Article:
The Last Streetcar

Dodging about the archives again like a Saint Joseph’s monkey.  You notice a lot of trash in these Matthews street shots.  1942.   The first generation of street trash bins obviously hasn’t been born yet.

Not only is it a trashy city it’s all wires.  Forget “City of Glass”.  Wires.  It’s wired.  I wish I knew what I find so fascinating about these pictures.  It can’t just be because I lived in this neighbourhood many decades later.  So what is it with things that happened before I was born?  It’s okay.  It’s just something on the windshield.

Lillian Gish comes to town 1942.  Hollywood royalty.  I once rode in an elevator with Miss Gish.  I thought to ask her if her luggage had been found but I was an awful shy little boy.  The airline lost her luggage.  It was many decades after this picture was taken.  The mayor was with me that evening too.  And quite a few other people.  I believe Miss Gish was 88 at the time.  “Commandos Strike At Dawn” in which she starred with Paul Muni and Sir Cedric Hardwicke was released in 1942.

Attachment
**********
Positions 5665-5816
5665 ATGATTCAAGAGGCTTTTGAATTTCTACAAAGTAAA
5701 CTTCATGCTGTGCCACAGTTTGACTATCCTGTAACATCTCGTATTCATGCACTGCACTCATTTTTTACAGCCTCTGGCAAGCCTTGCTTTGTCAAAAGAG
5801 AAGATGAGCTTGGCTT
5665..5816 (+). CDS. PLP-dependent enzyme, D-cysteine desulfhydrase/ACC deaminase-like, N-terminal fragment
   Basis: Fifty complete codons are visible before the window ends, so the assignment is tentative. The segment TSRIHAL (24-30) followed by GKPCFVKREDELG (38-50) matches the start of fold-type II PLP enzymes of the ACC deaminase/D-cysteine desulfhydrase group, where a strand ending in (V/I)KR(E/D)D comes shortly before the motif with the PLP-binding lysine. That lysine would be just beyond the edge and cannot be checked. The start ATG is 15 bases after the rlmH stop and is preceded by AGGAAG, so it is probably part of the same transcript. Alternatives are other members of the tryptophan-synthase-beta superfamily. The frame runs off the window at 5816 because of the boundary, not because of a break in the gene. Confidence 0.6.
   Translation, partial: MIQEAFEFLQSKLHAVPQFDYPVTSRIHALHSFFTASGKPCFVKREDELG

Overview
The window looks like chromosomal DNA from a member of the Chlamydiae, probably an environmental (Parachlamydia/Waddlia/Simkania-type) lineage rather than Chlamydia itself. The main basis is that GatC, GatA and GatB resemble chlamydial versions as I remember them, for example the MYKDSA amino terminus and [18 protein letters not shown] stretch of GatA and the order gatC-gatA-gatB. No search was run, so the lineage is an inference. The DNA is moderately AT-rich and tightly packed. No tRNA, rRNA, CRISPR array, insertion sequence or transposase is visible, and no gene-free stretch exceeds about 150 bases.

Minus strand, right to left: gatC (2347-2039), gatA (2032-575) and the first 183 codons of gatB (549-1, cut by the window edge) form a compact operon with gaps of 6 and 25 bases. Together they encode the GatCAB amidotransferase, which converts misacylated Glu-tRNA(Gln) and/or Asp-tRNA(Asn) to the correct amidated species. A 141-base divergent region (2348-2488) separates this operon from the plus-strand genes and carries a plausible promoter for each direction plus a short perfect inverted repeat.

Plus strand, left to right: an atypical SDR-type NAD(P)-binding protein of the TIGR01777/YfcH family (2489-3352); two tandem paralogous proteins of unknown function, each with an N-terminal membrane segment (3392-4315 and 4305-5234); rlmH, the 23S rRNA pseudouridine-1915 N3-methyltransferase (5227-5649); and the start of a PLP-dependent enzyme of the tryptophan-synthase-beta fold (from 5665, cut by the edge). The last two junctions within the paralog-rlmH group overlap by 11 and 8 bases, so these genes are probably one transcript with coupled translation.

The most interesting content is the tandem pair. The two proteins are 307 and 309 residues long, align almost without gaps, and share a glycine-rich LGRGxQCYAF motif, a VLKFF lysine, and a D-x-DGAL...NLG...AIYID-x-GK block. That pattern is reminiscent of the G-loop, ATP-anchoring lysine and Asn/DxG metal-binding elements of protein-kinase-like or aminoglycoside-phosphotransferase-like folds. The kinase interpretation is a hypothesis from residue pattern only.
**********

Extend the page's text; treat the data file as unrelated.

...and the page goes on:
Barbara Stanwyck 1942.  Hollywood star.  War effort again.  “Back The Attack” war bonds drive.  It looks to have been a fine sunny day.  I can just hear that band.  Hit it!

1943 War Chest.jpg
1943 War Chest Combined Welfare Appeal

Save these bud-lipped children.  Don’t they deserve a chance?  They’re looking up to you for help.  They’re a bit worried about the future, and everybody knows what that’s like.  Can’t you spare a few centavos?

There were also a vast number of large billboards around to go with all the trash in the streets but there was a war on, fortunately very far away.

Then there was “Trotsky” the Siberian bear.  He lived in that really old bear prison with the steel bars painted green they had in the park at the time, before they dug the pit and put the bears in there.  Not Trotsky though.  But the past is discontinued.

But it’s still City of Wires.

Who will pray for the streetcars?  Because streetcars have an essential spirit that can’t be extinguished.  It’s obvious.  You can rip out the tracks and burn up all the old streetcars but you will never extinguish what’s in our hearts.

Pender Street 1920s

Here’s to a safe and pleasant journey.  Thanks very much.




















Author: Steven Brown


8 thoughts on “The Last Streetcar”

Enter A Comment Here

Fill in your details below or click an icon to log in: Logo

You are commenting using your account. Log Out /  Change )

Facebook photo

You are commenting using your Facebook account. Log Out /  Change )

Connecting to %s

%d bloggers like this: